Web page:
There was a time in my life when I wouldn’t have been as sensitive to my friend’s feelings—I probably would’ve given her a sermon about the dangers of overeating and poor nutrition. But if I’d done that, I wouldn’t have helped her do anything but feel more guilty and condemned. I’ve discovered that one of the best ways we can love people is to help them not feel worse about things they already feel bad about.

Meekness and humility are two of the most beautiful aspects of love. Paul said that love is not boastful (see I Corinthians 13:4). Love never wants to make others feel badly because they can’t do what we can do. Instead of bragging about our strengths, let’s thank God for them and be intentional to encourage those who are weak.

Prayer Starter: Father, please help me to be gracious and encouraging to those around me that are struggling in areas where I’m a little further along. Thank You for Your patience with me as I’m learning! In Jesus’ Name, amen.

Campus Crusade for Christ; Bill Bright – Destroying the Devil’s Works 


“But if you keep on sinning, it shows that you belong to Satan, who since he first began to sin has kept steadily at it. But the Son of God came to destroy these works of the devil” (1 John 3:8).

A young Christian came to inquire of me one day, “How do you account for the fact that so many Christian leaders, many of them famous personalities, pastors and heads of Christian organizations are involved in moral and financial scandals?”

He named several well-known pastors and Christian leaders to illustrate his point.

Sadly I acknowledged his statement to be true. It seems there is an all-out attack of Satan to destroy the credibility of the Christian message. My explanation to him was that our Lord and the apostle Paul dealt with the same problem because, even though the disciples had been with the Lord Jesus three years or more, Judas betrayed Him and the others deserted Him.

The apostle Paul spoke of several who had deserted him. Those included Demas, who loved the present world, and Hymenaeus, Alexander and Philetus, who strayed from the truth.

Only one person can help us live holy lives that will honor our Lord, who came to destroy the works of the devil, and that is the third person of the Trinity – God the Holy Spirit. As long as we cast our ballot for the Spirit in our warfare against the flesh, we can live supernaturally every day in the joy, the wonder, the adventure and the power of the resurrection. It is simply a matter of our will; the decision is ours.

Bible Reading: I John 3:4-10

TODAY’S ACTION POINT:  “Oh, God, thank You that You sent Your Son to destroy the works of the devil. I will claim the supernatural power of the Holy Spirit so that I may live victoriously and never bring scandal or disgrace to Your name.”

Max Lucado – God Has a Higher Purpose


Listen to Today’s Devotion

No moment, event, or detail falls outside of God’s supervision.  God is the one who “causes his sun to rise on the evil and the good, and sends rain on the righteous and the unrighteous” (Matthew 5:45).  He isn’t making up this plan as he goes along.  Daniel 5:21 says, “The most High God rules the kingdom of men, and sets over it whom he will.”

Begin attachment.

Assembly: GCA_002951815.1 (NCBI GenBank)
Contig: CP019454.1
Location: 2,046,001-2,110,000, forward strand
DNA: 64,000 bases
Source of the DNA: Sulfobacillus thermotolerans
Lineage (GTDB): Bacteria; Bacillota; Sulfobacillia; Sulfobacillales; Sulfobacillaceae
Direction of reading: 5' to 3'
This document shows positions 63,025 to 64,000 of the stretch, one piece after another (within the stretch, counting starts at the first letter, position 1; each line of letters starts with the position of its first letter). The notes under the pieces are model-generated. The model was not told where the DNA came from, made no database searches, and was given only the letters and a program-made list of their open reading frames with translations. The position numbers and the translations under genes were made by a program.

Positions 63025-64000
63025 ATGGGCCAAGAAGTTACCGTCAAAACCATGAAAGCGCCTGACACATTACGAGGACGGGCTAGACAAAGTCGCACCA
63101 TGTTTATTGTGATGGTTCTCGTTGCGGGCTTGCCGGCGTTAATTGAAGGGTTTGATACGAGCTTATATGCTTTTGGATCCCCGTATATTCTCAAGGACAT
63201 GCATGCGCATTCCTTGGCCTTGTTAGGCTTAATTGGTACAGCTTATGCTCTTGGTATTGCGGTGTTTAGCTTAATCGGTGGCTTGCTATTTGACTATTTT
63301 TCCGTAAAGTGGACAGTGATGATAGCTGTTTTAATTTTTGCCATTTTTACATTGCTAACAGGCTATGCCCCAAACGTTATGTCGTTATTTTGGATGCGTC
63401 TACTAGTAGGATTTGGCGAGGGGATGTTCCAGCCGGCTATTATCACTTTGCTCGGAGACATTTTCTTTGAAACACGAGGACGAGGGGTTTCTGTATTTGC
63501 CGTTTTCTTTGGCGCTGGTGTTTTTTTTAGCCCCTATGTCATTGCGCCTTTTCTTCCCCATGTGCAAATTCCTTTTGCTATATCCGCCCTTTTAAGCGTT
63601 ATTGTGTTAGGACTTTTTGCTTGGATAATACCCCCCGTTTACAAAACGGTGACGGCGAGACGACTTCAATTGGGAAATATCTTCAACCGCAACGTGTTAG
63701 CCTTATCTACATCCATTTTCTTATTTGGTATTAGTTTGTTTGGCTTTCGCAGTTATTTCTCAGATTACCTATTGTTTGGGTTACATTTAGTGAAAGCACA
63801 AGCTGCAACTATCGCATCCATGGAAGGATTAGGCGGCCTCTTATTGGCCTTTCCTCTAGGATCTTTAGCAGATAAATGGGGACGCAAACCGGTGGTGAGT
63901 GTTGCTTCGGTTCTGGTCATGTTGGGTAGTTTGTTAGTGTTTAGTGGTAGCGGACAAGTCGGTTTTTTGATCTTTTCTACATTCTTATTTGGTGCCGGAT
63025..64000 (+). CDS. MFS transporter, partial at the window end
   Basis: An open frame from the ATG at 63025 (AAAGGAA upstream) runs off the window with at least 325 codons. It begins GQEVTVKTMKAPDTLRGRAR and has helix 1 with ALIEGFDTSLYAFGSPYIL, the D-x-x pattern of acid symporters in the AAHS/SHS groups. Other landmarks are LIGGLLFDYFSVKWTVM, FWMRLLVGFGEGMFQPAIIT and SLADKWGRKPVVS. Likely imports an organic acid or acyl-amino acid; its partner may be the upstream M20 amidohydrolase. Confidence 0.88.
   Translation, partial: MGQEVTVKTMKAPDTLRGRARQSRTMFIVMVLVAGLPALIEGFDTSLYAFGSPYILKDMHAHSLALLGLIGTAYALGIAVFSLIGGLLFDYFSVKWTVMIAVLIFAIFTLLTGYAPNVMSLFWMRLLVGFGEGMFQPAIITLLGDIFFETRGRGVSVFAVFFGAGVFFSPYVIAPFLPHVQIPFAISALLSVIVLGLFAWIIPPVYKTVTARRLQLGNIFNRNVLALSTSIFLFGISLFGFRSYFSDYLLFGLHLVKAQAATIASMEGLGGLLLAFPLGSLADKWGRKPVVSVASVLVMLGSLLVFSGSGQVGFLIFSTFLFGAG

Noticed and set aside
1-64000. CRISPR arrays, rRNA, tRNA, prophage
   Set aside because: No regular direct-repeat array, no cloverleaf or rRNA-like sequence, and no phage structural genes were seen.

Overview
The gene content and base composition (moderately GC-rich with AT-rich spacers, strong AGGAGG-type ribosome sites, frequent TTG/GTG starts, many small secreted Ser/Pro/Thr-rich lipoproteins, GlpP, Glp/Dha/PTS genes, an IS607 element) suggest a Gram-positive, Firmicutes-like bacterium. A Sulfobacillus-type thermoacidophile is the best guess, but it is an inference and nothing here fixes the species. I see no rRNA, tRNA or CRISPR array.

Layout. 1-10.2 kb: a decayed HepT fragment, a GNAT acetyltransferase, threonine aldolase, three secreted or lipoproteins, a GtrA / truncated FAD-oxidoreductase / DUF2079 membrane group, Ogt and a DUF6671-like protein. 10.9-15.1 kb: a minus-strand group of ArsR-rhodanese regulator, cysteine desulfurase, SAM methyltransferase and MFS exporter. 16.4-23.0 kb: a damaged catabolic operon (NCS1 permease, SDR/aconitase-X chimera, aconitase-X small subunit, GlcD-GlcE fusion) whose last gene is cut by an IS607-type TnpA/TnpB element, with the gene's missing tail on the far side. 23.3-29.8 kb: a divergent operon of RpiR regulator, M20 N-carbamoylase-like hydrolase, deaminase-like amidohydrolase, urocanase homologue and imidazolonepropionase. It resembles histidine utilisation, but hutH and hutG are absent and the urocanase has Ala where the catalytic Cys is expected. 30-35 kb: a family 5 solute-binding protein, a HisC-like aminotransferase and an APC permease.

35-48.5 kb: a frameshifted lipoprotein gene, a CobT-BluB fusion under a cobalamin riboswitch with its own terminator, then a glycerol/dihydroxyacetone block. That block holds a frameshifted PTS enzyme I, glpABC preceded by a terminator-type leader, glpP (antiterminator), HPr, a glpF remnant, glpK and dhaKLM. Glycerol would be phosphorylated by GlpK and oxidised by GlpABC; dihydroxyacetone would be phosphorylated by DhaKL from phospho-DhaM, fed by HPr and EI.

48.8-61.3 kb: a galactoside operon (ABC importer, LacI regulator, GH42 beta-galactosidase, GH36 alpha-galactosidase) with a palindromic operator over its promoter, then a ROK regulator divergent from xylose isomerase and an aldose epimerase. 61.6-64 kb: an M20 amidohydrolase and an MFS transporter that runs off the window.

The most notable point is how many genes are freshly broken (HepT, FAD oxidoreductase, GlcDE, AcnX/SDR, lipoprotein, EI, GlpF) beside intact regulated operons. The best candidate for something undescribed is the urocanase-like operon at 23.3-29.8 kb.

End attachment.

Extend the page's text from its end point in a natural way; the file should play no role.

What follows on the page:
So if God is in charge, why does he permit challenges to come our way?  Wouldn’t an almighty God prevent them?  Not if they serve his higher purpose!   The ultimate example is the death of Christ on the cross.  Everyone thought the life of Jesus was over.  Jesus was dead and buried, but God raised him from the dead.  God took the crucifixion of Friday and turned it into the celebration of Sunday.  Can he not do a reversal for you?

Read more Anxious for Nothing: Finding Calm in a Chaotic World

For more inspirational messages please visit Max Lucado.




Denison Forum – The brightest supernova ever discovered: How to experience omnipotence today

Astronomers say they have discovered the largest and brightest supernova ever seen.

A supernova is defined as an extremely bright and powerful explosion of a dying, massive star at least five times the mass of our sun. A study published yesterday reports that the mass of this supernova, labeled SN2016aps, was between fifty and one hundred times greater than our sun.

For a sense of scale: our sun could contain 1.3 million Earths and is about 333,000 times the mass of our planet. It contains 99.8 percent of the mass of the entire solar system. While it has burned off material that is more than 100 times the mass of the Earth, this is only about 0.05 percent of the sun’s total mass.

But our sun is only 1 to 2 percent the size of the supernova now being reported. And there are estimated to be 100 billion such stars in the Milky Way galaxy, and ten trillion such galaxies in the universe.

And our God made all of that.

A path to triumphant courage 

Nearly half the people in the US feel the coronavirus pandemic is harming their mental health. As the Washington Post notes, “If you’re scared, anxious, depressed, struggling to sleep through the night, or just on edge, you’re not alone.”

While COVID-19 is now the number one cause of death per day in the US, heart disease still kills 1,773 people every day and cancer causes 1,641 deaths a day.

In other words, there’s a lot to worry about. But there’s a way of dealing courageously and triumphantly with life on this broken planet, a source of strength and hope that is available to every child of God.

And we celebrated it just two days ago.

“Eternal life is the gift of God”  Continue reading Denison Forum – The brightest supernova ever discovered: How to experience omnipotence today